Updated: Feb 16, 2020
Published three years ago, at the time of writing this, it’s time to revisit Wed Wabbit as one of my favourite off-beat, comedy reads for kids. First off, let me tell you – you will NEVER have read anything like this before. This is Alice in Wonderland stuff, although a lot funnier and with fewer rabbit holes (despite there being a large rabbit involved).
When Fidge finds herself propelled down some cellar stairs and into a strange new world, with the suitably apt soundtrack of a lightning storm, it looks as if she’s entered a dark place indeed. And she isn't wrong, although there are some incredibly bright Wimbly Woos (yes, Wimbly Woos) who quickly break up her bleak situation with craziness, colour, confusion, and possibly a little cartoon fascism. I’ll explain later…
As Fidge follows clues and works out how to return home from this alarming place, you will snort your way through her trial-riddled adventure.
But don't think it's just funny without foundations. This book will make you go ha-ha and then oh.... I see.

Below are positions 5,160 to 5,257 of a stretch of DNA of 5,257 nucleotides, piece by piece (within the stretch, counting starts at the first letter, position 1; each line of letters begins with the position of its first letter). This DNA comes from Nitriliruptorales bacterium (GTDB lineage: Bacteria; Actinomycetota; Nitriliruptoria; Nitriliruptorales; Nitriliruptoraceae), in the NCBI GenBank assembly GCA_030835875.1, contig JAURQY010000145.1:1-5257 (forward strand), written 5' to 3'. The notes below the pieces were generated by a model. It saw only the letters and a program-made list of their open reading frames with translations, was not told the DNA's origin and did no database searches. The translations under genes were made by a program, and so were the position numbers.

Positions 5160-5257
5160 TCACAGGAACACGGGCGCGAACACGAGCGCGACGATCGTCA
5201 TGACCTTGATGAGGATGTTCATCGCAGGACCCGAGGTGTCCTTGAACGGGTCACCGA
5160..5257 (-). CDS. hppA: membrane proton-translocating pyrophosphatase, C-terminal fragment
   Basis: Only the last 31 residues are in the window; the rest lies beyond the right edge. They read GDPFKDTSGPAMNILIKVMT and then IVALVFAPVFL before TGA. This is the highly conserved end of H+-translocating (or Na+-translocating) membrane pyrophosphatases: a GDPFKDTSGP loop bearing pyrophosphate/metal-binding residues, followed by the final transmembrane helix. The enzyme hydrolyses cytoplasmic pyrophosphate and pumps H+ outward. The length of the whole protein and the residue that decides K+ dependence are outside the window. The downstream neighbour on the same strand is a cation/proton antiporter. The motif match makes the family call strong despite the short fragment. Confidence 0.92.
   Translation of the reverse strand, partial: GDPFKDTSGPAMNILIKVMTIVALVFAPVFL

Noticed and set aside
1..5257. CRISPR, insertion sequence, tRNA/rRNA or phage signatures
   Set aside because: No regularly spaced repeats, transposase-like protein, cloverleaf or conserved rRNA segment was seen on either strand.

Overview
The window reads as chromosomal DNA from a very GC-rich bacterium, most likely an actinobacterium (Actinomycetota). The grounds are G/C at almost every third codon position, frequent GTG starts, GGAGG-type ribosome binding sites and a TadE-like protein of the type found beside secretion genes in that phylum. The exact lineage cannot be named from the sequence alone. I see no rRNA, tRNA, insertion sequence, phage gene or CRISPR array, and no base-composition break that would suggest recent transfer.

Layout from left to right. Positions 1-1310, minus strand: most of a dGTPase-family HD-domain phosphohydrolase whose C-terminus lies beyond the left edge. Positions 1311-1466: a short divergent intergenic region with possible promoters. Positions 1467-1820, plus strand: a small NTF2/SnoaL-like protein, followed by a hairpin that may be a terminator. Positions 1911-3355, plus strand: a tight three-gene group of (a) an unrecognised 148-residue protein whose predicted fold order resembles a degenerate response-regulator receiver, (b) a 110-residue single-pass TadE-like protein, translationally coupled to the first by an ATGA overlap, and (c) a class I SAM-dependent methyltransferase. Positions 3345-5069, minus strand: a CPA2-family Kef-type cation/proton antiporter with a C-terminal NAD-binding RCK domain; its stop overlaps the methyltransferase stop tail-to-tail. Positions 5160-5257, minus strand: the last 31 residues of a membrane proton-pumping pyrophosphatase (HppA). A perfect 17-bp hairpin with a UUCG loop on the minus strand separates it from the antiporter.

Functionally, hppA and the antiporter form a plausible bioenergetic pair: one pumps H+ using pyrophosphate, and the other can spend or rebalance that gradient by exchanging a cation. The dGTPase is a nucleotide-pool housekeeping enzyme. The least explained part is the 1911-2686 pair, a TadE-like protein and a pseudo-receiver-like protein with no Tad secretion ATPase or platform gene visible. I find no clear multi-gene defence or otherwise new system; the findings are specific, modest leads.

In today’s world, you can’t get a better metaphor than Wed Wabbit's clear-cut tribes – colour-coded for ease – and their approach to world order, humanity and society.
The kids – and the book is good for ages eight and up – won’t know quite how poignant all this is, but it’ll give them a good chance to explore their own feelings of right or wrong, and, like a spoonful of sugar, the absolute absurdity and total hilarity will disguise the fact that there are any lessons in this book at all. Maybe they won’t even learn any lessons. Maybe they’ll laugh their guts up and then fall asleep. It matters not. Whatever the take-away, the surreal dip into a world that is refreshingly bonkers and fabulously original – whilst being curiously familiar – is prize enough. Wed Wabbit is weally, weally, wather wonderful.
Publisher: David Fickling Books